Teen Steroid Use Suppresses Submissiveness

New research on hamsters suggests steroid use produces greater long-term behavioral problems in males when the drugs are administered during adolescence.
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Steroid use appears to have a more pronounced — and potentially dangerous — effect on male behavior when the drugs are administered during adolescence. That's the conclusion of a newly published study, which suggests that while professional athletes who use the performance-enhancing drugs may be doing themselves long-term harm, those at greatest risk may be the teenagers who follow their example.

In a series of experiments, a research team led by Kaliris Salas-Ramirez of Michigan State University directly compared the behavioral consequences of anabolic androgenic steroid exposure during adolescence and adulthood. The paper, published in the journal Behavioural Brain Research, described a study in which male Syrian hamsters were injected with either steroids or a placebo each day for two full weeks.

Half the group received the shots during their adolescence (27 to 41 days of age), while the others received them after growing into adults (63 to 77 days of age). At two weeks and again at four weeks after the injections were stopped, the hamsters' behavior was observed in terms of both mating and aggressiveness.

"An AAS cocktail, in doses comparable to what a heavy or chronic anabolic steroid human user would administer, led to reduced potential for sexual satiety that persisted at least four weeks beyond the exposure to AAS, whether subjects were treated in adolescence or adulthood," they researchers report. "Similarly, AAS resulted in persistent increases in aggressive behaviors and flank marking, regardless of the age at which exposure to AAS occurred." (Flank marking is a testosterone-modulated scent marking behavior that communicates dominance status between adult male Syrian hamsters.)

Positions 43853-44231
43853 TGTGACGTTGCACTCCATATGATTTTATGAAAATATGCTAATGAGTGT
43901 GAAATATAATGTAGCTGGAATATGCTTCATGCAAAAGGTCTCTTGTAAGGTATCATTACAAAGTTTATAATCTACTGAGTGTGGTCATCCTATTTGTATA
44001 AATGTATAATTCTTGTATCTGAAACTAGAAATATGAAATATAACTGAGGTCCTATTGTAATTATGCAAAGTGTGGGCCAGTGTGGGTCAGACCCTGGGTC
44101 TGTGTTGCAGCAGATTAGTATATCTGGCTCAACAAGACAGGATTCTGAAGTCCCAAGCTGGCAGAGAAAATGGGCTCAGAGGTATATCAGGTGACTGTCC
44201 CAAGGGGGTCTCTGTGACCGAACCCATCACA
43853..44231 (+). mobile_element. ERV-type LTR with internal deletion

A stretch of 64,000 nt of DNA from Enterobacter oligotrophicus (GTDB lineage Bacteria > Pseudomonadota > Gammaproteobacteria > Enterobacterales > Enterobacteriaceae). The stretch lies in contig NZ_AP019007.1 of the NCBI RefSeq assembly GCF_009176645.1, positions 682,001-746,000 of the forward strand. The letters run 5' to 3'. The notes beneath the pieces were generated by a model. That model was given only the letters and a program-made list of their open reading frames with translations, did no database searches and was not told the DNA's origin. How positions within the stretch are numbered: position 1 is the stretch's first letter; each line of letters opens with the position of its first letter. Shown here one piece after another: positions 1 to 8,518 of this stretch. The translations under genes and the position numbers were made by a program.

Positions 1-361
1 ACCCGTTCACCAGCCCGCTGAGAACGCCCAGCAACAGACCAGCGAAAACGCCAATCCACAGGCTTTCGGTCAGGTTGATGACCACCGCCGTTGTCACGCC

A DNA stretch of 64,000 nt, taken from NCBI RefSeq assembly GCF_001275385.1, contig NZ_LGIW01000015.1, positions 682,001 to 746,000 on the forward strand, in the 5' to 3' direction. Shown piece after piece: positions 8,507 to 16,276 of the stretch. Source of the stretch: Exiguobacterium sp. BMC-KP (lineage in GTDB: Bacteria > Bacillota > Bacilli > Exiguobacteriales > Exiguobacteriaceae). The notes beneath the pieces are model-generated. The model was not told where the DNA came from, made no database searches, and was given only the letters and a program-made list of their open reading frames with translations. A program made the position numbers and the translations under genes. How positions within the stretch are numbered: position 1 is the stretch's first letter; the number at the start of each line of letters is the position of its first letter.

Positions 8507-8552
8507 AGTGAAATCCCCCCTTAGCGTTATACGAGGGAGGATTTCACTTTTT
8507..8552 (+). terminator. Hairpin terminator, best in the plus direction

That's troublesome enough, but here's the key finding: When the hamsters administered steroids during adolescence were observed after four weeks, the researchers could not find a single incidence of submissive behaviors such as tail-up walking or escape dashes. In contrast, those administered the steroids during adulthood engaged in such behaviors at roughly the same rate as the control group.

This suggests that, in the important arena of sensing when it's time to turn tail (literally, in their case), the drugs had only a minimal effect on the adults, but a very large one on the still-developing brains of the adolescents.

Anabolic androgenic steroids are synthetic derivates of testosterone. According to the National Institute on Drug Abuse, they promote the growth of skeletal muscle and the development of male sexual characteristics in both males and females. There is some debate how widespread their use is among adolescents; while Salas-Ramirez and colleagues say it is "steadily increasing," the National Institute on Drug Abuse reports steroid abuse among teens seems to have peaked in 2000.

This new study indicates it's important to get an accurate handle on what's happening, since steroid use appears to have long-term behavioral as well as physical consequences — and adolescent brains seems to be more vulnerable than those of adults.

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